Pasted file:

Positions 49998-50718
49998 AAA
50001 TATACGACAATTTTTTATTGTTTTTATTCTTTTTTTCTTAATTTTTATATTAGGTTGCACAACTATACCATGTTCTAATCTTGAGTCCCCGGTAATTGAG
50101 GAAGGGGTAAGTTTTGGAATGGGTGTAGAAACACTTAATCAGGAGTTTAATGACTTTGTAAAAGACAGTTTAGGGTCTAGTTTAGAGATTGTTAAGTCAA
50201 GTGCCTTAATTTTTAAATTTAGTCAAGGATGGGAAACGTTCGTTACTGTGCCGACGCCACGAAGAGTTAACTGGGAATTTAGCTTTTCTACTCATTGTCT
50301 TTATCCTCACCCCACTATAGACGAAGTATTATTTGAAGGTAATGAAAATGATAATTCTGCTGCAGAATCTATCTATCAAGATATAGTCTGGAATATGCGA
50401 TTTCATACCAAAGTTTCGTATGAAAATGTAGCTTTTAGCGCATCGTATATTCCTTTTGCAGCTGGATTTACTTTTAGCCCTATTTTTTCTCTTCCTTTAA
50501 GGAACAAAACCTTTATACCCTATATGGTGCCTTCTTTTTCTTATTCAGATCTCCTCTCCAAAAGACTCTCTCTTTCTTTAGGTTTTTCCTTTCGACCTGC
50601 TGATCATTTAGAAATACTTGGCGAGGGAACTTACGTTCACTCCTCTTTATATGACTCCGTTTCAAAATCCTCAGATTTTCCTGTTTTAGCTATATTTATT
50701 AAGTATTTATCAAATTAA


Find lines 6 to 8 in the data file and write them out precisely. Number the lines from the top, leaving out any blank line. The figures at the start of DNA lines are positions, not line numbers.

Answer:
50301 TTATCCTCACCCCACTATAGACGAAGTATTATTTGAAGGTAATGAAAATGATAATTCTGCTGCAGAATCTATCTATCAAGATATAGTCTGGAATATGCGA
50401 TTTCATACCAAAGTTTCGTATGAAAATGTAGCTTTTAGCGCATCGTATATTCCTTTTGCAGCTGGATTTACTTTTAGCCCTATTTTTTCTCTTCCTTTAA
50501 GGAACAAAACCTTTATACCCTATATGGTGCCTTCTTTTTCTTATTCAGATCTCCTCTCCAAAAGACTCTCTCTTTCTTTAGGTTTTTCCTTTCGACCTGC